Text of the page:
Britain’s favourite civil servant, Sir Humphrey, once said of Prime Minister Hacker, “If he can’t ignore facts he’s got no business being a politician.” When it comes to grammar schools, Prime Minister May seems disinclined to prove him wrong.
In recent weeks, casting around for a defence for an evidence-lite policy, May and Education Secretary Justine Greening have trotted out a number of timeworn claims. One of these, which has gone largely unchallenged, is that more grammar schools will help to redress the current unfairness of ‘selection by house price’.
The trouble is, the evidence shows that the government will simply be substituting one form of social selection with another – and institutionalising it for good measure.
Presumably selection by house price is not a good thing because it is arbitrary and divisive. Yet the evidence shows that this is also a fair description of the 11-plus. In fully selective Buckinghamshire, over 8000 children sit the 11-plus each year. But in 2014, just ten children on free school meals passed the test – a success rate of 4%. The pass rate for children at private schools is around 60% and for state school pupils 22%. Children from the wealthier districts of the county do twice as well as children from the poorer districts.
These figures simply bear out what has long been received wisdom locally. Parents with the deepest pockets are giving their children a substantial advantage in the 11-plus test by paying for expensive tutoring. Entrench your privilege by purchasing tutoring or entrench your privilege by purchasing a house – you choose.
What’s more, go a little deeper into the problem of selection by house price and the evidence makes uncomfortable reading for grammar school devotees. A report published last month by Lloyds Bank found that the schools attracting the highest house price premiums are all grammar schools. Three of the top five are Buckinghamshire grammar schools, among them Sir William Borlase Grammar School which has designs on an annexe in the Prime Minister’s constituency.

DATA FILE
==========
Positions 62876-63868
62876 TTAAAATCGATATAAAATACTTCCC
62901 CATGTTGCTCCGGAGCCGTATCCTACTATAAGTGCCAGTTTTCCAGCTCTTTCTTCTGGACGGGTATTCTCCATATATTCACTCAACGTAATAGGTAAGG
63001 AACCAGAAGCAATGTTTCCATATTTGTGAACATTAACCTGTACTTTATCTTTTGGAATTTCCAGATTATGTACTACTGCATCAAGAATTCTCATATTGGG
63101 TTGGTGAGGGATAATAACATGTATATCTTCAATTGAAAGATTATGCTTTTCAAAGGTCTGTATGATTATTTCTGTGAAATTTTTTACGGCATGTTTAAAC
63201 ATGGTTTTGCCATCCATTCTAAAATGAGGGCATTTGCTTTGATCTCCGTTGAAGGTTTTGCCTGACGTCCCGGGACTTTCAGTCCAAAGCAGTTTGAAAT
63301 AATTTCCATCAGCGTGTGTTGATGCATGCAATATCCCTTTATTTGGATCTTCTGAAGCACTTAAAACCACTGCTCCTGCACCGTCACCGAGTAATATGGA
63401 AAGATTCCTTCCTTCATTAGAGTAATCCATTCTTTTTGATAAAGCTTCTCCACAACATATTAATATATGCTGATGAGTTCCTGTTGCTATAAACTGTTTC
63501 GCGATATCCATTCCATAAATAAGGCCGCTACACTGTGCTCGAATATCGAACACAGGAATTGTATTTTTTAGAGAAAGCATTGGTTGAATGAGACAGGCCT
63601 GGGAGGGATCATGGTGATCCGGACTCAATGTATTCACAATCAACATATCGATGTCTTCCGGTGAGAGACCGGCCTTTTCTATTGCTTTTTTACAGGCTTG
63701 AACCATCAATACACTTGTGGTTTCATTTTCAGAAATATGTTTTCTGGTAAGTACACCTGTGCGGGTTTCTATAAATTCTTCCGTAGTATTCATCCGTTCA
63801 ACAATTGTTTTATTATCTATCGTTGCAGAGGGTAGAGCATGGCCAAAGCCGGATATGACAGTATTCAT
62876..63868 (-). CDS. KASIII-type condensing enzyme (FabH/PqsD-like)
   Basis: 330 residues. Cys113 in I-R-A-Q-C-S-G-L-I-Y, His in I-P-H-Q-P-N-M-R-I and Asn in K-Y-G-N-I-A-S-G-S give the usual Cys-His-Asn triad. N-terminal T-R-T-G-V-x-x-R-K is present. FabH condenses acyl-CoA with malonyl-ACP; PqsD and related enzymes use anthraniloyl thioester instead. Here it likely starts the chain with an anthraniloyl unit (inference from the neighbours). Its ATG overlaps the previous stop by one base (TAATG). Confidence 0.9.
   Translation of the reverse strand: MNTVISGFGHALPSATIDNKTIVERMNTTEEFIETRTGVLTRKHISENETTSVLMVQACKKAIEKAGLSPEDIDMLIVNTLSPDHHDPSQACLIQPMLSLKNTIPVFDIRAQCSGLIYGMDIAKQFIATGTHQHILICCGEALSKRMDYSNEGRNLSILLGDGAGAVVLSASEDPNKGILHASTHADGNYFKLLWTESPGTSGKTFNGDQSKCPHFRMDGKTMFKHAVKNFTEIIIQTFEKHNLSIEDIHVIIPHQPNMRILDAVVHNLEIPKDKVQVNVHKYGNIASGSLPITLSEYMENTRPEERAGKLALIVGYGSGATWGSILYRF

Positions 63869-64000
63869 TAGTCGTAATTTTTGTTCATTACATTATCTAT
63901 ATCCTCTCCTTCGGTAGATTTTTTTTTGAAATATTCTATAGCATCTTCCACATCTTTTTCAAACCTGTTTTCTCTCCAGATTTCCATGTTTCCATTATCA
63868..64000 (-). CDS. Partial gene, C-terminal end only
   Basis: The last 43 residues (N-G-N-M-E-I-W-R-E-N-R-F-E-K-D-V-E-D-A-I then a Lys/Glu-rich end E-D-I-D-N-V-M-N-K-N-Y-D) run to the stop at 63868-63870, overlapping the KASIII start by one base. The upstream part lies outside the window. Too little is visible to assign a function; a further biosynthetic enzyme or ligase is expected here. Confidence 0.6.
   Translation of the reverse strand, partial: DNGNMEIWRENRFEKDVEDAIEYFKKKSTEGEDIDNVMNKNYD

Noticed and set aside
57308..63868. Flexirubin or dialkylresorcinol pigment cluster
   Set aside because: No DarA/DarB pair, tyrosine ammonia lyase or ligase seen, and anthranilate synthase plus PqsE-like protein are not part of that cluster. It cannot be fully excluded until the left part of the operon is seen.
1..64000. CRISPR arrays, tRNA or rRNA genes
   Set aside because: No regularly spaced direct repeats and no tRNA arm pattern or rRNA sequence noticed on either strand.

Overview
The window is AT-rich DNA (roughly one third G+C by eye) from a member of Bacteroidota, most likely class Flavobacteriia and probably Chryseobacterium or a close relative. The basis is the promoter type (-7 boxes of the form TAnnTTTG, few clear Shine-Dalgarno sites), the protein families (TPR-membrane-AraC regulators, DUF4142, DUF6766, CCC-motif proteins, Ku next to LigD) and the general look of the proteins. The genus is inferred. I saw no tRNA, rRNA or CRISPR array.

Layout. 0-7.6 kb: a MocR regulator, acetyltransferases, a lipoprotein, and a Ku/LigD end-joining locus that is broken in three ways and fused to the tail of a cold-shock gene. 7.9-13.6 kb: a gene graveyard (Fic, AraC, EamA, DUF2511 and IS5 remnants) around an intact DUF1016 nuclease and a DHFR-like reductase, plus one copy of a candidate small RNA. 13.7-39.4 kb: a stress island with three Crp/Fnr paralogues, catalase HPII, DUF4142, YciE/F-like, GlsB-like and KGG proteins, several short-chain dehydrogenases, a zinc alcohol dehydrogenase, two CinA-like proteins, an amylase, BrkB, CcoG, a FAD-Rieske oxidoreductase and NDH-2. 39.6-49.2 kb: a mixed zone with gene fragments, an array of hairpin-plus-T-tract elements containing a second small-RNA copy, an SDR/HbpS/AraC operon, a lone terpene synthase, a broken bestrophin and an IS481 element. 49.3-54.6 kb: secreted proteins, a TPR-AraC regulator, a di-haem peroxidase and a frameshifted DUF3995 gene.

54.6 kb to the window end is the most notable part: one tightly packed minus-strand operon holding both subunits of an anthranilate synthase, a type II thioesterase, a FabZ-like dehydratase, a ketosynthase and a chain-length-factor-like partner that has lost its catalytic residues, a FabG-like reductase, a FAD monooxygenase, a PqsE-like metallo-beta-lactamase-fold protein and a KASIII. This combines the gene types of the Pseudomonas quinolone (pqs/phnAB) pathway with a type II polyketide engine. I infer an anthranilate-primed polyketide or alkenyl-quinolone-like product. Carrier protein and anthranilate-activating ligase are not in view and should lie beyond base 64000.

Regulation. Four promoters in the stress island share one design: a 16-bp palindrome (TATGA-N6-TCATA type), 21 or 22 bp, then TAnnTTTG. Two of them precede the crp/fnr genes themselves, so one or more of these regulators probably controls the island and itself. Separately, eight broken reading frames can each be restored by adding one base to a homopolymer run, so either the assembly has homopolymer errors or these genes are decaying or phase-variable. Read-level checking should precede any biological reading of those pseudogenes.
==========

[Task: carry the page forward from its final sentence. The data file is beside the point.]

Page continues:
In other words, it is grammar schools that create the worst problems around house price inflation. It is hardly surprising. Selective authorities like Kent and Buckinghamshire have the largest achievement gaps in the country. If parents perceive there to be a gulf between the best and the worst schools on offer, they vote with their feet. And so pockets of social exclusivity emerge and a self-reinforcing problem is created.
This is the system that May would extend. In so doing, far from addressing the unfairness of selection by house price, her government will ensure the problem is exported to all areas.
So children from lower-income homes will suffer a double whammy, muscled out by children whose parents not only can afford expensive tutoring, but can also buy their way into the most desirable grammar school catchment areas.
“When it comes to opportunity, we won’t entrench the advantages of the fortunate few.” These were some of May’s first words after becoming Prime Minister. If she is to succeed in making them more than words, she will need to show a greater interest in the facts than she has to date, or she will end up bearing out another of Sir Humphrey’s utterances: “Government policy has nothing to do with common sense.”